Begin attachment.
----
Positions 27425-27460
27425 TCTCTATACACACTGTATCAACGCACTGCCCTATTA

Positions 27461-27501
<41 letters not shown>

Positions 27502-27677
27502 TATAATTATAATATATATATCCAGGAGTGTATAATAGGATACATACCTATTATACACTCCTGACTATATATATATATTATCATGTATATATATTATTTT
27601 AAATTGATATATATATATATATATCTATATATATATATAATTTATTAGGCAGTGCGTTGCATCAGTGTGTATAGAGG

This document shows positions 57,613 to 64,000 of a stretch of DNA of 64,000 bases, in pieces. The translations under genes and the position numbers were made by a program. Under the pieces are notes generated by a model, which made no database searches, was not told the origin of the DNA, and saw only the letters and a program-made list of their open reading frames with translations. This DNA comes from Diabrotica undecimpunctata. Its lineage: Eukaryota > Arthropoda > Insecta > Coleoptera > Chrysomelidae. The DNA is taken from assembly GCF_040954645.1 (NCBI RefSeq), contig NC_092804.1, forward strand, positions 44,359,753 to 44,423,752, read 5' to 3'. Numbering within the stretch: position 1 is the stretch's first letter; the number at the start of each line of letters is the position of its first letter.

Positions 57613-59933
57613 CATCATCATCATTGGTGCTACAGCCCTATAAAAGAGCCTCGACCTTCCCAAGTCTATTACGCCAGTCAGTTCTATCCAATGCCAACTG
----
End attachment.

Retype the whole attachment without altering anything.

Positions 27425-27460
27425 TCTCTATACACACTGTATCAACGCACTGCCCTATTA

Positions 27461-27501
<41 letters not shown>

Positions 27502-27677
27502 TATAATTATAATATATATATCCAGGAGTGTATAATAGGATACATACCTATTATACACTCCTGACTATATATATATATTATCATGTATATATATTATTTT
27601 AAATTGATATATATATATATATATCTATATATATATATAATTTATTAGGCAGTGCGTTGCATCAGTGTGTATAGAGG

This document shows positions 57,613 to 64,000 of a stretch of DNA of 64,000 bases, in pieces. The translations under genes and the position numbers were made by a program. Under the pieces are notes generated by a model, which made no database searches, was not told the origin of the DNA, and saw only the letters and a program-made list of their open reading frames with translations. This DNA comes from Diabrotica undecimpunctata. Its lineage: Eukaryota > Arthropoda > Insecta > Coleoptera > Chrysomelidae. The DNA is taken from assembly GCF_040954645.1 (NCBI RefSeq), contig NC_092804.1, forward strand, positions 44,359,753 to 44,423,752, read 5' to 3'. Numbering within the stretch: position 1 is the stretch's first letter; the number at the start of each line of letters is the position of its first letter.

Positions 57613-59933
57613 CATCATCATCATTGGTGCTACAGCCCTATAAAAGAGCCTCGACCTTCCCAAGTCTATTACGCCAGTCAGTTCTATCCAATGCCAACTG